In England, before the advent of easy communication, it used to be the case that accents and dialects differed between counties, and sometimes even villages. Though this is less true in modern times, remnants of language differences remain. For example, the word 'twitten' is used in the counties of Sussex to mean 'a narrow path or passage between two walls or hedges'. This word doesn't exist elsewhere in England, apart from in the vocabulary of those who might have moved around.   Regional dialects and accents can be difficult to get across in writing, because it is so easy to do wrong. You can definitely use words from regional dialects, but use them in moderation and with plenty of context clues so that the reader can guess at the meaning without having to put the book down and look it up. Another way to do this is to have a character from outside the area ask a clarifying question, but this can often come across as clumsy, so be careful how you use it.   With accents, the temptation is to write everything out phonetically. Whilst this certainly gets the point across, this can become quite distracting for the reader to constantly have to decode the mispelled words to understand them. Writing phonetically can also lead to the writing coming across as cartoonish or stereotypical, which writers probably want to avoid. Also, because a disproportionate amount of the reader's attention is going on deciphering their speech, they may miss the nuances of that character's dialogue and personality.   So how do you do it? Again, moderation is key. Pick one or two defining features of an accent that you can use consistently and that are not too distracting for a reader. Maybe dropping a 'g' from words, for example. This way you can get across the spirit of an accent without it becoming too much. Of course, writing something like 'she had a strong French accent' or something may get your point across just as well.   One thing is for certain - never go full Joseph. Emily Brontë may be able to get away with it, but modern writers certainly can't.  
"He's left th' gate at t' full swing, and Miss's pony has trodden dahn two rigs o' corn, and plottered through, raight o'er into t' meadow! Hahsomdiver, t' maister 'ull play t' devil to-morn, and he'll do weel. He's patience itsseln wi' sich careless, offald craters—patience itsseln he is! Bud he'll not be soa allus—yah's see, all on ye! Yah mun'n't drive him out of his heead for nowt!"
— Emily Brontë, Wuthering Heights
 

Non-Native Speakers

  A trap writers often fall into when creating the dialogue of non-native speakers is to pepper the dialogue with the speaker's native language. Often, words such as 'yes', 'no', or greetings are chosen, when they are usually the first words a language learner would learn and are therefore the least likely to not be translated. Instead, think about words used for the people they love, such as 'mother', 'father', etc. As this is a word they call someone, it stands to reason they are less likely to translate that.   Another way to characterise a non-native speaker is to focus on grammar and word order, rather than smattering the text with foreign words. For example, an English speaker would know that 'a purple large bird' is incorrect, but a non-native speaker would not. A non-native speaker is also likely to use synonyms interchangeably, whereas a native speaker would know the nuances and connotations of each word.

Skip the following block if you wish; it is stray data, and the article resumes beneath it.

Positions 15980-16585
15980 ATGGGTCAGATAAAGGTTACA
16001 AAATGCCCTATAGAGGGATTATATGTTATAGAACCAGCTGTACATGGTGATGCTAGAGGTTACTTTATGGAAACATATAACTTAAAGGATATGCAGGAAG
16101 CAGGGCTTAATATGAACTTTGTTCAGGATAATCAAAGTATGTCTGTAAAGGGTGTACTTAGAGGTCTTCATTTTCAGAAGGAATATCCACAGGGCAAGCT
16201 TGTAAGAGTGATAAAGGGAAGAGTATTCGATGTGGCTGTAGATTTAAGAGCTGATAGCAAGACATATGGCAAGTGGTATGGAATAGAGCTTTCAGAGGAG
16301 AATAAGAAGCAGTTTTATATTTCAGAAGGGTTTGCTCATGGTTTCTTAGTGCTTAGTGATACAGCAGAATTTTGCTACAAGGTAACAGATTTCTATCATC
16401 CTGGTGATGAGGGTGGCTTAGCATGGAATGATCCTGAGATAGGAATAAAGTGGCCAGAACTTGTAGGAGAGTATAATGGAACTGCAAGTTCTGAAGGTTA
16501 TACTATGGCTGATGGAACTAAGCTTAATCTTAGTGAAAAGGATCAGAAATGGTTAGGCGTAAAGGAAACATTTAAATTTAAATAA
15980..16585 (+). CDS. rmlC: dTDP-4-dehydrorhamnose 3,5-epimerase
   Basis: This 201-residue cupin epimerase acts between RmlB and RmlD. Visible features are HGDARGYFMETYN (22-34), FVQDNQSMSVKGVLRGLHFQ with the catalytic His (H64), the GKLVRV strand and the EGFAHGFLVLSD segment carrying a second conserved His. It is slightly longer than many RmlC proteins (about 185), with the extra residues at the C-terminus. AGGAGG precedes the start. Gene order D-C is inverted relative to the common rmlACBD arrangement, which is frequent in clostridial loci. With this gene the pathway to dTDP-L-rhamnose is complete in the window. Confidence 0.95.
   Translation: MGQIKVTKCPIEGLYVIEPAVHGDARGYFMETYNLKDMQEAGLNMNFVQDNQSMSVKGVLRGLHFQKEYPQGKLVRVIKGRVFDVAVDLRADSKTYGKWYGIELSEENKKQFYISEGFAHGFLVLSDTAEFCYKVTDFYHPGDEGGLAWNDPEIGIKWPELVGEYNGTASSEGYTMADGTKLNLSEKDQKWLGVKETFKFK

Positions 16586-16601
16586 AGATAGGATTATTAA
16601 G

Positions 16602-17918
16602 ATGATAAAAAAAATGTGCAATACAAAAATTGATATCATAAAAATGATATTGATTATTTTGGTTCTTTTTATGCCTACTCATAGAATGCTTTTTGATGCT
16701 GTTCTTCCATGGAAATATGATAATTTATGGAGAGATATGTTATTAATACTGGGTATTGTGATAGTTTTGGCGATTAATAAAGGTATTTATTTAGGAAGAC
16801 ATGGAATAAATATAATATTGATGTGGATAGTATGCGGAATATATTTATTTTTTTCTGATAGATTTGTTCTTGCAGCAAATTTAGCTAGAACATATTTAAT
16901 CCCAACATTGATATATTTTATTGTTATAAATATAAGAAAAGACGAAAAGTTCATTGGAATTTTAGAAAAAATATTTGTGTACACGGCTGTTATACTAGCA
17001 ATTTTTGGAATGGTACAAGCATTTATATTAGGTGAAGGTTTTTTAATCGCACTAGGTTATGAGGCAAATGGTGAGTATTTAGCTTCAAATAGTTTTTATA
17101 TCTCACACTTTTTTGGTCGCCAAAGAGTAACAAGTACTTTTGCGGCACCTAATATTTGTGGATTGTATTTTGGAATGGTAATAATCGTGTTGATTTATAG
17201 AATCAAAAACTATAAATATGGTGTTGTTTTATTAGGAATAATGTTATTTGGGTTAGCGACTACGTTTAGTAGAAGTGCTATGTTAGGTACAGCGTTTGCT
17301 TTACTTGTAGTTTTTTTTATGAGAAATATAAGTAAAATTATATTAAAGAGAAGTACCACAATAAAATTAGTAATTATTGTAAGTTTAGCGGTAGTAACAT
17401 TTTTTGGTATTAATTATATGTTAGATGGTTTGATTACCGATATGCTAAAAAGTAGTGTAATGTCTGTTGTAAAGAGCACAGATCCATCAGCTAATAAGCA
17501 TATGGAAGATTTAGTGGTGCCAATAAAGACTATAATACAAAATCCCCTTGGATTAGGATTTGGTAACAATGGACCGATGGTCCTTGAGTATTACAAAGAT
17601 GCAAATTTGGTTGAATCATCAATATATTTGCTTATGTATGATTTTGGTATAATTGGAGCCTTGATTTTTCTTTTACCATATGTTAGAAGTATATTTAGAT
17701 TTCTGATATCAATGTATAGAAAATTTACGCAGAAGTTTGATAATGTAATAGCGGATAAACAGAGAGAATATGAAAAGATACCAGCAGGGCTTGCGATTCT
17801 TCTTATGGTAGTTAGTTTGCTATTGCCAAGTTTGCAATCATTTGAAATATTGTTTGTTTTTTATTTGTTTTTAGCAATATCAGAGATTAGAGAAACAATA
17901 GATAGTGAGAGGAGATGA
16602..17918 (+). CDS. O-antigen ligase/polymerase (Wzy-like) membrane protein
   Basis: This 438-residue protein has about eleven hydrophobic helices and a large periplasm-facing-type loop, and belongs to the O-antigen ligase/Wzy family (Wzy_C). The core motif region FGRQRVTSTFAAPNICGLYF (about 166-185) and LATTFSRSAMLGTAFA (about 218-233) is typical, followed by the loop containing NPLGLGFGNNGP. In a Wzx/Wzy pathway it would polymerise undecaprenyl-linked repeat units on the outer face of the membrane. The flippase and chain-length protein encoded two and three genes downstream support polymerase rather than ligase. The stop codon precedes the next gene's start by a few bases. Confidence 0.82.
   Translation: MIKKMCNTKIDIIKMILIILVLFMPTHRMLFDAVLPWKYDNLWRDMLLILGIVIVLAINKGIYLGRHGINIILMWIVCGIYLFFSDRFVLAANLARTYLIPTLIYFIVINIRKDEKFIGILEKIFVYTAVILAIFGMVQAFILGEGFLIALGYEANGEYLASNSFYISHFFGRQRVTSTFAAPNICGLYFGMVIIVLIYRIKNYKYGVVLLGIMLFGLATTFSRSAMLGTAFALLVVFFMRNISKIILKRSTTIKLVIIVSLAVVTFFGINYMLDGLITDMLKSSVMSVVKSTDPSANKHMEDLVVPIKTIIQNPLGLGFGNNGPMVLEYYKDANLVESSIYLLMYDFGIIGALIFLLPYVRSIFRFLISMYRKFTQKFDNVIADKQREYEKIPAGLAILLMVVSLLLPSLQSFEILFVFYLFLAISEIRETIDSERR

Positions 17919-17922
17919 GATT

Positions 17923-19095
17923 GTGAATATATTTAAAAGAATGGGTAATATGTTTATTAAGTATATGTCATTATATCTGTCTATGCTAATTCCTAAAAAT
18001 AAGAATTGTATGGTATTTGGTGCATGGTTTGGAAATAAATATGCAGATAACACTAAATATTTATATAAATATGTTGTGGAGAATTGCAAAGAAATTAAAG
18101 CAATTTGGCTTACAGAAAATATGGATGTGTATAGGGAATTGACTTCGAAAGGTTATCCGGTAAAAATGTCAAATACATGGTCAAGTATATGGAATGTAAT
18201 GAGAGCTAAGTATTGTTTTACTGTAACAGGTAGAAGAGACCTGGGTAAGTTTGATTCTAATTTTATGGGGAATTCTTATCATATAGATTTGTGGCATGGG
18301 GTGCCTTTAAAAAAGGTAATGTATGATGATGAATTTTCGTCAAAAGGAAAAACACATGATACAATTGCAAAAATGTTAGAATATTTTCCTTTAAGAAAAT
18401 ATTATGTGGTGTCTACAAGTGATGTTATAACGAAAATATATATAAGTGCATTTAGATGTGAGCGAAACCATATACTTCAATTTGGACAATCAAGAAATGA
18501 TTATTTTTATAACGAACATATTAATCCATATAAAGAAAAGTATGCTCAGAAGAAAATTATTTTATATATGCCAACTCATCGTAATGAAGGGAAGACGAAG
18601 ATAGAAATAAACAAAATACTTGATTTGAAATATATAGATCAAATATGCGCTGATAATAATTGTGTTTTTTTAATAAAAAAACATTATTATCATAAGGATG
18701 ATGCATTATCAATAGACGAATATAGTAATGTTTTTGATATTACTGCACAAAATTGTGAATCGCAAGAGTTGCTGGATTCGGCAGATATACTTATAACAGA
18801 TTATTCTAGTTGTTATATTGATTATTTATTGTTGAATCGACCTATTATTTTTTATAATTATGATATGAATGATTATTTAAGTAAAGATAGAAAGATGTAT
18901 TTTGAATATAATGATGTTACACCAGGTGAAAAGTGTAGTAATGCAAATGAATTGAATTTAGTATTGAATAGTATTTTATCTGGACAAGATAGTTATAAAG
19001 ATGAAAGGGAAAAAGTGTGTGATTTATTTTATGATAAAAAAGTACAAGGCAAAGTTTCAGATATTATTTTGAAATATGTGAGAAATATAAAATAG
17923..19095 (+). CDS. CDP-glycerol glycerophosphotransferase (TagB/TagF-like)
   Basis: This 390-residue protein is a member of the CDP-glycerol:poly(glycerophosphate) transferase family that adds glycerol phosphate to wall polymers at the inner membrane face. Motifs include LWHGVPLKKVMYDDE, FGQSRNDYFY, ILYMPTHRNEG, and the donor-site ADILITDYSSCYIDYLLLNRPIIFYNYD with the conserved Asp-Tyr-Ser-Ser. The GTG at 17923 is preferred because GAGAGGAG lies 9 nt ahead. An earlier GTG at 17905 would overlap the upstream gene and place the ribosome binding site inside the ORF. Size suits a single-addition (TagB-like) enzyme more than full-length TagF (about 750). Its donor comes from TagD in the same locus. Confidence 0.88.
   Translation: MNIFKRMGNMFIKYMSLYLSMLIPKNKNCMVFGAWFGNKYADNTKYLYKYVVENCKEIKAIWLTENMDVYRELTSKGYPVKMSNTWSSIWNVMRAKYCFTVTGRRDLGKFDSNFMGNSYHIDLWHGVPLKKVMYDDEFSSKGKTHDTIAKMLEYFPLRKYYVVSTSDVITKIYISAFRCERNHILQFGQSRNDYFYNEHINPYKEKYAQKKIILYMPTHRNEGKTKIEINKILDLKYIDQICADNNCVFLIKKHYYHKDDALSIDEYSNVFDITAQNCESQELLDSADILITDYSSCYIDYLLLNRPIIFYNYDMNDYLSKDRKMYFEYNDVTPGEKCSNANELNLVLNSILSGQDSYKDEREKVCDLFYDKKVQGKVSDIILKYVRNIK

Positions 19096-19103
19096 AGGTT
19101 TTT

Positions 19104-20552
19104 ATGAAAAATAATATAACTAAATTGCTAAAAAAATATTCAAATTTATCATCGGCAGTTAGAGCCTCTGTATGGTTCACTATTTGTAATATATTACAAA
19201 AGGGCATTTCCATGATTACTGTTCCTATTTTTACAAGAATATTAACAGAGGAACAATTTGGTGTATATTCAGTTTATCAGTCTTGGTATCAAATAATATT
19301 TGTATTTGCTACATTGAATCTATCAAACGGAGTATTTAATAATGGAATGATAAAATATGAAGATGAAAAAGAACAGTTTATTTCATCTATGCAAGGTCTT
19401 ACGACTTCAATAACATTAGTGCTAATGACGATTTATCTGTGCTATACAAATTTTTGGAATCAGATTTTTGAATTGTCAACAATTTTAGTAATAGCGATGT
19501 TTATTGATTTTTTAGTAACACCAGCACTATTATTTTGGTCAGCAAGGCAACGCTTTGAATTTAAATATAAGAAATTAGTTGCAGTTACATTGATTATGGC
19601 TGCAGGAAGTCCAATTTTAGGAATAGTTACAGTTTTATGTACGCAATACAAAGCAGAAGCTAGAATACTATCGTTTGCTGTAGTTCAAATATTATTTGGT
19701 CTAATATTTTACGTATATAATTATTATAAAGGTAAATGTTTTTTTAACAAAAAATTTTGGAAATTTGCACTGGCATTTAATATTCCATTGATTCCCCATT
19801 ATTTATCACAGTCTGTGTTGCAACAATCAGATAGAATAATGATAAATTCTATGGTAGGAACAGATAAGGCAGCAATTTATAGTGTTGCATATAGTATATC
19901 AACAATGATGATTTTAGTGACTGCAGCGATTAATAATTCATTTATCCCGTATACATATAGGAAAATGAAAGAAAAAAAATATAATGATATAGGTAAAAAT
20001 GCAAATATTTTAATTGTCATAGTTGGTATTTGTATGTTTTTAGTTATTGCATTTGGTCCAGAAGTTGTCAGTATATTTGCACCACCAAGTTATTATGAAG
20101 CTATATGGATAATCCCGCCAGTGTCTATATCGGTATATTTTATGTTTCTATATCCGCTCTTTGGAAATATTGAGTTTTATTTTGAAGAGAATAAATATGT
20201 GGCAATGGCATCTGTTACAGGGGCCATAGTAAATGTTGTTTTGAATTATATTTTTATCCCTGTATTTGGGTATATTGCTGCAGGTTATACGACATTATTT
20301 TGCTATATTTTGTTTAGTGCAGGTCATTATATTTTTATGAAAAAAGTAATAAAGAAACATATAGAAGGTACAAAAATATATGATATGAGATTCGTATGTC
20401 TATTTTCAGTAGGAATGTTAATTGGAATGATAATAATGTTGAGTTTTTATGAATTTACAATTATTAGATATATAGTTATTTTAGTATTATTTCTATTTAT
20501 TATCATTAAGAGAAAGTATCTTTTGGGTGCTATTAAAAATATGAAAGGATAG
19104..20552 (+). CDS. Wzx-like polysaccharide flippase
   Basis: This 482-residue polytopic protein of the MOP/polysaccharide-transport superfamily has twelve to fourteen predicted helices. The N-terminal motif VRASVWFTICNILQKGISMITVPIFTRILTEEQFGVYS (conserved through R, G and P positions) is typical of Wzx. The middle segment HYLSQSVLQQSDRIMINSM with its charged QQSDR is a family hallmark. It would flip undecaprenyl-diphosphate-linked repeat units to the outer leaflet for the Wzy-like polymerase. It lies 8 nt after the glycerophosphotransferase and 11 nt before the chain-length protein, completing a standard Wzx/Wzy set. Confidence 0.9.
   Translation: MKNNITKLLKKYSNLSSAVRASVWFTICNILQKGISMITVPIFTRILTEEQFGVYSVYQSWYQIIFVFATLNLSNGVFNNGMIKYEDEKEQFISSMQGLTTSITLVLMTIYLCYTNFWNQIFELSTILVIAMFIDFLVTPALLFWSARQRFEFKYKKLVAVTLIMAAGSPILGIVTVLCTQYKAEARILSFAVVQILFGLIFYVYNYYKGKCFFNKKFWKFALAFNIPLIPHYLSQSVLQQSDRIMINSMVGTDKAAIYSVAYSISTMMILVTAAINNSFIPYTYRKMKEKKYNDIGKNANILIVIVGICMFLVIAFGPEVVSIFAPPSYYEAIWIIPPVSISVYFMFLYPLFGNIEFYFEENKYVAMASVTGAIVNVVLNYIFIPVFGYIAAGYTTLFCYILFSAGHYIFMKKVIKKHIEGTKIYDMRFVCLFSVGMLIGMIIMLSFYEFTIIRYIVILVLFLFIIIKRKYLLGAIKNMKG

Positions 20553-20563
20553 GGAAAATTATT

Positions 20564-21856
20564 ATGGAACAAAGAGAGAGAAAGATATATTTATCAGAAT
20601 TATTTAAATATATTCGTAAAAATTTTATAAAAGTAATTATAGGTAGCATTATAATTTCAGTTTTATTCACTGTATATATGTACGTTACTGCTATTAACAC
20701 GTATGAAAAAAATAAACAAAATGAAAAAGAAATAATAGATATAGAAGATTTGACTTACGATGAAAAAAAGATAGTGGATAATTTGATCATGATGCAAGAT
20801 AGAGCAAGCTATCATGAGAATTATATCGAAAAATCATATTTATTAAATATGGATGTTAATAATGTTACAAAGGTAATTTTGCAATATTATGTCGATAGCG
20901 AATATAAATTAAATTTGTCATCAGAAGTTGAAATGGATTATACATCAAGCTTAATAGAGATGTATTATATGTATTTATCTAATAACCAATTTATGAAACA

Coming Next...

  Next time, I will be focusing on reader questions about dialogue. The three articles I have written have all been brief overviews, and each section could easily be a whole book in itself. If there is something I haven't covered that you are really interested in, please comment down below.


Cover image: by Patrick Fore

Comments

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30 Nov, 2021 00:17

What are your thoughts on the use of varied sentence length in dialog?

Lead Author of Vazdimet.
Necromancy is a Wholesome Science.
30 Nov, 2021 00:18

Great question, thank you! <3

Sage Dylonishere123
R. Dylon Elder
1 Dec, 2021 04:30

OOOO very nice! all good points. Im glad you covered nonnative speakers to cause that's something ive wondered about for some time.

1 Dec, 2021 12:57

World Anvil has introduced me to a lot of non-native speakers, so it was a no brainer to cover. :D Thank you! <3

Eternal Sage AmélieIS
Amélie I. S. Debruyne
2 Dec, 2021 00:29

Great article :D   I agree that grammar/word order and word choice are the best way to signal that a character is a foreigner. Though most of the time I just write like you've said "she has x accent", at least in first draft.   For educated and/or clever character, a suggestion I've seen is that, rather than using long words, a good thing to do is to show that they skip reasoning steps in dialogues. The jargon is definitely a good one, with different comparisons/metaphors, references and in-jokes.

To see what I am up to, here is my civilisation challenge article.
2 Dec, 2021 00:30

Ohh, that's a great suggestion too, with the leaps of logic. :D Thank you!